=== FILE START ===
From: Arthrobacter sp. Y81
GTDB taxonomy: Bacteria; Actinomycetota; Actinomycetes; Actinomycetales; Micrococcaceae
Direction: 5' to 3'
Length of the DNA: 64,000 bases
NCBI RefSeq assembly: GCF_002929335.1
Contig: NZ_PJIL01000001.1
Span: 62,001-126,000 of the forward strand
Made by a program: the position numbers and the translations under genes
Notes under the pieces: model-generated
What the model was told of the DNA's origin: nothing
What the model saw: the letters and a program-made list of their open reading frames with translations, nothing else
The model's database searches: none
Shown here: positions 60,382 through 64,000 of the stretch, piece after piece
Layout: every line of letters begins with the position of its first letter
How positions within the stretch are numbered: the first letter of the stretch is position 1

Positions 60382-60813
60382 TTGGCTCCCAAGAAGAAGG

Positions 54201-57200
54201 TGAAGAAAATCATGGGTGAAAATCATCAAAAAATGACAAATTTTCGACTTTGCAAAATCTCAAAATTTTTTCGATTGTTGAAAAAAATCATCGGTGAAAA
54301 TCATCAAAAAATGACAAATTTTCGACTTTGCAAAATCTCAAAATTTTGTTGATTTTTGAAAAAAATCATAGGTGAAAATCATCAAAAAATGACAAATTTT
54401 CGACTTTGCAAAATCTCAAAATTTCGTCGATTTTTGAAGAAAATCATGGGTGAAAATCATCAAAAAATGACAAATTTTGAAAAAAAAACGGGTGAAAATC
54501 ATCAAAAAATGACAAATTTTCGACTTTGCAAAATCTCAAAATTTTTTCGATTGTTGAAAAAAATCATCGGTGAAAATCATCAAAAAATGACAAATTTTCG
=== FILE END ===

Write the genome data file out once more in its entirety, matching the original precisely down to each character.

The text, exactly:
From: Arthrobacter sp. Y81
GTDB taxonomy: Bacteria; Actinomycetota; Actinomycetes; Actinomycetales; Micrococcaceae
Direction: 5' to 3'
Length of the DNA: 64,000 bases
NCBI RefSeq assembly: GCF_002929335.1
Contig: NZ_PJIL01000001.1
Span: 62,001-126,000 of the forward strand
Made by a program: the position numbers and the translations under genes
Notes under the pieces: model-generated
What the model was told of the DNA's origin: nothing
What the model saw: the letters and a program-made list of their open reading frames with translations, nothing else
The model's database searches: none
Shown here: positions 60,382 through 64,000 of the stretch, piece after piece
Layout: every line of letters begins with the position of its first letter
How positions within the stretch are numbered: the first letter of the stretch is position 1

Positions 60382-60813
60382 TTGGCTCCCAAGAAGAAGG

Positions 54201-57200
54201 TGAAGAAAATCATGGGTGAAAATCATCAAAAAATGACAAATTTTCGACTTTGCAAAATCTCAAAATTTTTTCGATTGTTGAAAAAAATCATCGGTGAAAA
54301 TCATCAAAAAATGACAAATTTTCGACTTTGCAAAATCTCAAAATTTTGTTGATTTTTGAAAAAAATCATAGGTGAAAATCATCAAAAAATGACAAATTTT
54401 CGACTTTGCAAAATCTCAAAATTTCGTCGATTTTTGAAGAAAATCATGGGTGAAAATCATCAAAAAATGACAAATTTTGAAAAAAAAACGGGTGAAAATC
54501 ATCAAAAAATGACAAATTTTCGACTTTGCAAAATCTCAAAATTTTTTCGATTGTTGAAAAAAATCATCGGTGAAAATCATCAAAAAATGACAAATTTTCG